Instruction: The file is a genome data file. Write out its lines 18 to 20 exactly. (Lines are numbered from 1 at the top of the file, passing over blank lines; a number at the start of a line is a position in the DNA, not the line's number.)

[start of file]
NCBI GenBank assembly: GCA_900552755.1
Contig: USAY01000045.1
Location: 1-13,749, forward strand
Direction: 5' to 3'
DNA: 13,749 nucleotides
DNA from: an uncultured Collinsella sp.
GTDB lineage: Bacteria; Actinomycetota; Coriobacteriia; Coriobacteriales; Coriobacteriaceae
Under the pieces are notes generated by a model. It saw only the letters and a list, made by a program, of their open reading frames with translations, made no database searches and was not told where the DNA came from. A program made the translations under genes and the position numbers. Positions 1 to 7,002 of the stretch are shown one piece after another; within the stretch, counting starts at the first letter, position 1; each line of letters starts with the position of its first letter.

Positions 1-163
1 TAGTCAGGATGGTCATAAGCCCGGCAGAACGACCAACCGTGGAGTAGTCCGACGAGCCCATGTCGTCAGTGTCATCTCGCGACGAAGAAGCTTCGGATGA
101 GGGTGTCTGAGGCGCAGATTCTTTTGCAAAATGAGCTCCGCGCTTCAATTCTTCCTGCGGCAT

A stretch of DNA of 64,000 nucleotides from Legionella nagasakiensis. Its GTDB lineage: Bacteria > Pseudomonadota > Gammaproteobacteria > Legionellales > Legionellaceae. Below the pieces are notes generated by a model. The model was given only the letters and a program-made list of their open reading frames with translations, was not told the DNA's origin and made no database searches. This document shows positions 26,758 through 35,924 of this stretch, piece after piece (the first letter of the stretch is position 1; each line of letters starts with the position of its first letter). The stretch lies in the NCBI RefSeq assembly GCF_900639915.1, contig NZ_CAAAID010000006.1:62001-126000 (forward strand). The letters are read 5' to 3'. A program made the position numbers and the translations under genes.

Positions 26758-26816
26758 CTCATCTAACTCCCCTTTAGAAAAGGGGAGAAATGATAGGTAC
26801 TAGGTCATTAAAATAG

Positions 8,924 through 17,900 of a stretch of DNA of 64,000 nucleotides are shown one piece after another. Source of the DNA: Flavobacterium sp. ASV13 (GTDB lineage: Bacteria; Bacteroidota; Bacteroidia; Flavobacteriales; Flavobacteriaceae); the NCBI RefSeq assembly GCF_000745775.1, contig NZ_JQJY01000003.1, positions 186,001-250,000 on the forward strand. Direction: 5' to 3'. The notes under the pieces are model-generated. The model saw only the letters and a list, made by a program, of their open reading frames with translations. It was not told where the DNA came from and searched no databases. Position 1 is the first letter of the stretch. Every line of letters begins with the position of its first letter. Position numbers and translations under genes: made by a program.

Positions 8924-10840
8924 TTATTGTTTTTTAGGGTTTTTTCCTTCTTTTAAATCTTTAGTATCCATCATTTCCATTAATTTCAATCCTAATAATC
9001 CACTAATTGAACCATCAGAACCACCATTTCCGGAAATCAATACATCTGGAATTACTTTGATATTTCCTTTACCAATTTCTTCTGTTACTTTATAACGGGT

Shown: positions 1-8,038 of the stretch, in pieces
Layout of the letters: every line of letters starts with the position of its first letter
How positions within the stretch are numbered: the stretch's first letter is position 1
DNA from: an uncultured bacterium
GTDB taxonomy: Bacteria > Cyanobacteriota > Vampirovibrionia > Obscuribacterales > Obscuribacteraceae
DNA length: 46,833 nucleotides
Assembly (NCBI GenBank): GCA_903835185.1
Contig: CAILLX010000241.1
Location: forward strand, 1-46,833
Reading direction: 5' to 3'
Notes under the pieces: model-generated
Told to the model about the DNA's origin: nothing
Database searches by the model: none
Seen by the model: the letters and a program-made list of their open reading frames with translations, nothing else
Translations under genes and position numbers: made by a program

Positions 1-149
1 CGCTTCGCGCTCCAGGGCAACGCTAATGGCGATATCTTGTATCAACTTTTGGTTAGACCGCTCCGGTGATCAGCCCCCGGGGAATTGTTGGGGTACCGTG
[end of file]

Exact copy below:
8924 TTATTGTTTTTTAGGGTTTTTTCCTTCTTTTAAATCTTTAGTATCCATCATTTCCATTAATTTCAATCCTAATAATC
9001 CACTAATTGAACCATCAGAACCACCATTTCCGGAAATCAATACATCTGGAATTACTTTGATATTTCCTTTACCAATTTCTTCTGTTACTTTATAACGGGT

Shown: positions 1-8,038 of the stretch, in pieces